Wednesday, September 21, 2016

Infeld's "Quest"

From a renowned Polish astrophysicist I got the autobiography of Leopold Infeld: "Quest", for reading. We had an interesting scientific-historical discussion, and he was kind to lend me this very informative book.

As it is usual in Warsaw, you step in the footprints of historical events
everywhere. The professor told me his mother was taught Physics in the Jewish public school in Warsaw before the WWII by Infeld. And when reading the book, in the part where Infeld describes his Warsaw times, I learned that the school was not more than few hundred meters from the place where I was reading the words (p.107): "...and each day I passed down the same streets-Orla, Karmelicka, to Nowolipki where my school was, in the heart of the ghetto, crowded by three hundred thousand Jews." I was reading it in an apartment in Karmelicka street, there was no a single traditionally clad Jew kilometers from me-except in a museum "Polin" opened recently, celebrating the history of Polish Jews. It was all what remained of that crowded ghetto. No, not exactly: yesterday in the evening I went running around the Park Krasinskich near Plac Bankowy, and there is a line in the pavement marking the line of the wall of former ghetto. With an information plate describing it. They could equally well make a crying wall there.

Famously enough, prof. informed me, Infeld did not want the translation of the book into Polish language... Interesting, as the book itself is dedicated "To my friends in Poland". And the book was written in 1940!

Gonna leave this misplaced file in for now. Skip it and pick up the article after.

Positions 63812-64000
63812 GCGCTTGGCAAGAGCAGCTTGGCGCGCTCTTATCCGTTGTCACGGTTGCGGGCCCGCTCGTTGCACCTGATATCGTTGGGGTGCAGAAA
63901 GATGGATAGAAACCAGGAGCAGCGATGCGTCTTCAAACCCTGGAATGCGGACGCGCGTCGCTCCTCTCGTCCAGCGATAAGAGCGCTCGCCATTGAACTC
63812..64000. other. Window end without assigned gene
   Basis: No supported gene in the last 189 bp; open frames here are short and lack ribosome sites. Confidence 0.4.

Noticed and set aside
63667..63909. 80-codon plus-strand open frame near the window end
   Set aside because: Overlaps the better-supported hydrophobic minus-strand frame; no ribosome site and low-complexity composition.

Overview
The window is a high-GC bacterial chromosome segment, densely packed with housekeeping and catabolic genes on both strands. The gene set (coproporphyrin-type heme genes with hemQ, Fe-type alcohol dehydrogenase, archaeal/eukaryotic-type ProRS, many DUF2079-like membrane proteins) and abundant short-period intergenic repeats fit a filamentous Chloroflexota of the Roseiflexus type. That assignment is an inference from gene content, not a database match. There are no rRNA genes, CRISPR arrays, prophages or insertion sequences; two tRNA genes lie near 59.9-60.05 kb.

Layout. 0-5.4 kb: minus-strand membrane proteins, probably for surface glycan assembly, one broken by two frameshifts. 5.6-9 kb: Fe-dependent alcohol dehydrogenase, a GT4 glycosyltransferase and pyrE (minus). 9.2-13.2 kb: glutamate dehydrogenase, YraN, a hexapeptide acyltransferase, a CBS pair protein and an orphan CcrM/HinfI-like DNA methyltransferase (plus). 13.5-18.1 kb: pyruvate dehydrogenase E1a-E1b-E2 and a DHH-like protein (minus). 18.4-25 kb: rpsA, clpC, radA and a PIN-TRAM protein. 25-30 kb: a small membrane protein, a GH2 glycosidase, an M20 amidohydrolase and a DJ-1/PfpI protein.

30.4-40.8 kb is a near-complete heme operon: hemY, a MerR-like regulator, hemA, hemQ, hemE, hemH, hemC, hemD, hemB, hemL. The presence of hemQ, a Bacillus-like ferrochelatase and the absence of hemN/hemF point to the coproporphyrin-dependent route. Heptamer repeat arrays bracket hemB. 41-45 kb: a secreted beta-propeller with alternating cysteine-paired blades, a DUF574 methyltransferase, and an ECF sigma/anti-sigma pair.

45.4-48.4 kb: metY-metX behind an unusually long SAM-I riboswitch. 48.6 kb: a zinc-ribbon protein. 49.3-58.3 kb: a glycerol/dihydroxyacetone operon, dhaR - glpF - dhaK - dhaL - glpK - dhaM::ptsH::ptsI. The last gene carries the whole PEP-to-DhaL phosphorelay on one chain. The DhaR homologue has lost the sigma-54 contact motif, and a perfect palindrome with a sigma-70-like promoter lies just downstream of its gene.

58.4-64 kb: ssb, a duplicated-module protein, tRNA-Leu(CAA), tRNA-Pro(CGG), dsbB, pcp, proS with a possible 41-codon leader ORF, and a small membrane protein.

I was very surprised by the outline of Infeld's life described to me by the professor. In my ignorance, I supposed it was an "usual" story of a Jew intellectual, persecuted by the Nazi, who fled to the USA fast enough to be luckier than most of the others. I learned that my "knowledge" on the matter is, again, lacking, to say it mildly.

Nor was Infeld a professor when he escaped Poland, nor he was
escaping Nazi. His way to the professorship or the USA was not at all
straightforward. Escaping his own unhappy life-his first wife died of
medical condition few years before the WWII-to regain sanity and
console himself, he searched for ways to go out of Poland. He needed
to occupy himself with work.

Another dimension he describes frankly in the book is the relationship of Gentile to Jews in Poland. He is clear that there was a strong divide in the society, but indicates his (and other Jews) paranoia, too. The two communities simply did not know each other. It might seem impossible today, but just go and live in Berlin Charlottenburg today and see how much you understand the Turkish community there. Or go to live in Asia, and find a connection to Chinese or Japanese. You will soon find that to live along someone, does not mean to understand, or (easier) to know their culture at

The book is divided into three parts: "The Ghetto", "Escape" and "Search and Research". It starts and ends with beautifully titled short sections "The Beginning and the End" and "The End and the Beginning", respectively. In them the author describes how he heard of the German attack on Poland in September 1939, when he was driving with his pregnant wife through New England in USA.